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Water Definition

Two hydrogen atoms are joined to the central oxygen atom by a covalent bond to form the chemical compound known as water (H2O). A molecule that has this configuration is polar. As a result of polarization, a water molecule's electropositive hydrogen and electronegative oxygen atoms are electrostatically drawn to one another. "Hydrogen bond" refers to the electrostatic dipole-dipole interaction between water molecules.

Transient hydrogen bonding between water molecules results in the formation of a clear, tasteless, odorless liquid. Water can also exist in other states besides liquid, such as gas (as water vapor) and solid (as ice). The unique characteristics of water, including its high boiling point (100 °C), high surface tension, specific heat, and heat of vaporization, are caused by hydrogen bonds between its molecules.

Properties of Water

Specifically, water is recognized as a universal solvent because of its physical and chemical properties. It is one of the main inorganic chemicals with biological significance, along with carbon dioxide, oxygen, salts, and mineral substances.

The following is a list of some of water's distinguishing characteristics:

  • Under normal circumstances, water is a liquid.
  • Under standard pressure and temperature, the liquid has no taste and nearly no odor.
  • Furthermore, due to transparency, it allows sunlight to pass through, enabling aquatic vegetation to survive.
  • Ice is the name given to water when it is solid.
  • At temperatures lower than 4 °C, water expands (rather than contracts). Hence, as it freezes, it loses density. This makes the ice-like solidified water float above the water's surface. As a result, species can continue to exist beneath the freezing water and sea surface.
  • Water vapor is the gaseous state in which water exists and has a high heat of vaporization. Convection is responsible for bringing water vapor to Earth's atmosphere, resulting in the development of clouds. Living things receive rainwater from the clouds in return.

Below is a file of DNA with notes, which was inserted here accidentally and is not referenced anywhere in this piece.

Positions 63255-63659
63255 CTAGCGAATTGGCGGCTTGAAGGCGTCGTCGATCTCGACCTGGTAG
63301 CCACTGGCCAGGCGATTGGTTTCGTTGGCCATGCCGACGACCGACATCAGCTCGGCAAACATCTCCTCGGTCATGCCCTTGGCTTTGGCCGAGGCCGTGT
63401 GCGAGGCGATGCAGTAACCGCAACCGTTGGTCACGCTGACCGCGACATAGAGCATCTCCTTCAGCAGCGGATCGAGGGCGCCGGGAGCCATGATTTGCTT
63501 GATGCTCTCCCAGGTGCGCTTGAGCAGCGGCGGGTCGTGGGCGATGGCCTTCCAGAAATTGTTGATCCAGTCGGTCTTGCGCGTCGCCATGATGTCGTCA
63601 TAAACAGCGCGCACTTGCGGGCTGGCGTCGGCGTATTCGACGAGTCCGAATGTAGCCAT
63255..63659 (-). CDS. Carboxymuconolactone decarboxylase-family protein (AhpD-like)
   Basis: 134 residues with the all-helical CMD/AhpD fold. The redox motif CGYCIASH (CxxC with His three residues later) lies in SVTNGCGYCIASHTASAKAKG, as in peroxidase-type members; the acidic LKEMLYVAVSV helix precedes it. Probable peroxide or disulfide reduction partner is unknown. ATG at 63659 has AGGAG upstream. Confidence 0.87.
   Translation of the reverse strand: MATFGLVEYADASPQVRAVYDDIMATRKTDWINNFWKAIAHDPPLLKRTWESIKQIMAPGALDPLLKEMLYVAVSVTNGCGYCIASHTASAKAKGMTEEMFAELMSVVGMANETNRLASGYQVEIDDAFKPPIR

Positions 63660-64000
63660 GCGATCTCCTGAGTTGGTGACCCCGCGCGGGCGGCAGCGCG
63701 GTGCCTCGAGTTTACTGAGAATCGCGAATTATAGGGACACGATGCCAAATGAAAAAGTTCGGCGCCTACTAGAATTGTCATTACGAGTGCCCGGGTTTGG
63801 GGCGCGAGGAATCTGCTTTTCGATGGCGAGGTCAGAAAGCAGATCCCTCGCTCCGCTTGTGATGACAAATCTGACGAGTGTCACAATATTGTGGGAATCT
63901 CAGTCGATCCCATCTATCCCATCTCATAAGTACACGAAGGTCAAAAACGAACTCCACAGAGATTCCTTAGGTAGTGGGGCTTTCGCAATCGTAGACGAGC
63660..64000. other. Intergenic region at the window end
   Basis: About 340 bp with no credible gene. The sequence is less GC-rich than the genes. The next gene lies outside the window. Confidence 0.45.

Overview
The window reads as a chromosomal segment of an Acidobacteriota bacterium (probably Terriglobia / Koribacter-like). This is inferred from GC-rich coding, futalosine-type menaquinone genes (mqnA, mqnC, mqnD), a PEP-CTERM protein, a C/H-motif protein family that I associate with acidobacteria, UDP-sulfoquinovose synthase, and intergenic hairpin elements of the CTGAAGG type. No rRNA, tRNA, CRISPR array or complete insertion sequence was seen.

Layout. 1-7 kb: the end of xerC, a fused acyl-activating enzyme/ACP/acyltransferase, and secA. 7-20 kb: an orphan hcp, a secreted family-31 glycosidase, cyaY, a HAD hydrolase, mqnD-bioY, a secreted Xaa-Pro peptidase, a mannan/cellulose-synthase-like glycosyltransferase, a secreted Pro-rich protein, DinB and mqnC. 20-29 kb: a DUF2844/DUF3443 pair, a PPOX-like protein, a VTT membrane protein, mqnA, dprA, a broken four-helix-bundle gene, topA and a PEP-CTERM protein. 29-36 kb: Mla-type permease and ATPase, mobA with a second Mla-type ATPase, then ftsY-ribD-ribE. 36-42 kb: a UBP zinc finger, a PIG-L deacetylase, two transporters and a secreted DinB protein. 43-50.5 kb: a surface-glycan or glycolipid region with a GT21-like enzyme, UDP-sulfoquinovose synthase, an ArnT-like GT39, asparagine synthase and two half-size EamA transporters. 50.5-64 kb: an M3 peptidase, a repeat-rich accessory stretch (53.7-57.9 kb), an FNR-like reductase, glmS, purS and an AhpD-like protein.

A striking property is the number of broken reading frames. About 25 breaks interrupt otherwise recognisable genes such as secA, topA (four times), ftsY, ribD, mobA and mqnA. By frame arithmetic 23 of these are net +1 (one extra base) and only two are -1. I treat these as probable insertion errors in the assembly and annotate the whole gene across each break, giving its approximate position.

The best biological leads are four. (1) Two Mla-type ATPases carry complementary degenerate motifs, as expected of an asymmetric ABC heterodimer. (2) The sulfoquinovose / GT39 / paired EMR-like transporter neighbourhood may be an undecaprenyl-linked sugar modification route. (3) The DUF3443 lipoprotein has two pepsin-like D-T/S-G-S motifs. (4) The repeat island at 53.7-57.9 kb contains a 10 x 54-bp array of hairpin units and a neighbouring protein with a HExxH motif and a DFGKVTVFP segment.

Water is a Polar Molecule

One centrally situated oxygen atom and two attached, smaller hydrogen atoms comprise a water molecule. Each of these hydrogen atoms has a covalent link with oxygen, and there are both partially positive and partially negative poles (thus, making water a polar molecule). In addition to the covalent link, a short hydrogen bond is created with a nearby water molecule, and water molecules form hydrogen bonds with one another. Because the oxygen in water has a small negative charge and the hydrogen atoms have a slight positive charge, water is a polar molecule. It is an excellent solvent for many compounds due to its polarity. Anions are drawn to the hydrogen, which is slightly positive, while cations are drawn to the slightly negative oxygen. Hence, water can ionize and dissociate molecules.

Heightened Surface Tension

Water has a relatively high surface tension. So, compared to the molecules in the air(due to adhesion), the water molecules are more attracted to one another due to cohesion. Due to its low viscosity, water flows with little resistance. By reducing the rate of water loss from the leaf stomata, these characteristics are vital to plants. The high surface tension of water allows insects that can walk on it to do so.

Adhesion Characteristics

Water has excellent adhesive qualities. As a result, vascular plants like trees rely on water's ability for capillary action, which is the inclination to travel up a small tube against gravity.

Specific Heat Properties

The second-highest specific heat capacity is found in water (after ammonia). To raise the temperature of one gram of a pure substance by one degree Celsius, a certain quantity of energy (measured in calories or joules) must be expended. The water's high specific heat contributes to keeping Earth's atmosphere habitable. For instance, during the day, the ocean absorbs a large portion of solar energy, which it subsequently releases into the atmosphere at night.

Biologic Significance

One of the elements required for life is water. Gases, vitamins, and biomolecules (DNA, proteins, or polysaccharides) can all dissolve in water. These compounds may be transported to different areas of the body using water as a transport medium. Moreover, it serves as a significant reactant in other biological processes.

Water is a crucial component of photosynthesis in plants. Since water molecules can make temporary hydrogen bonds with one another and are polar, they can help create biomolecular structures like DNA and proteins. The fact that water may interact with ions, as well as other polar molecules, is also a result of its polarity.

Water Definition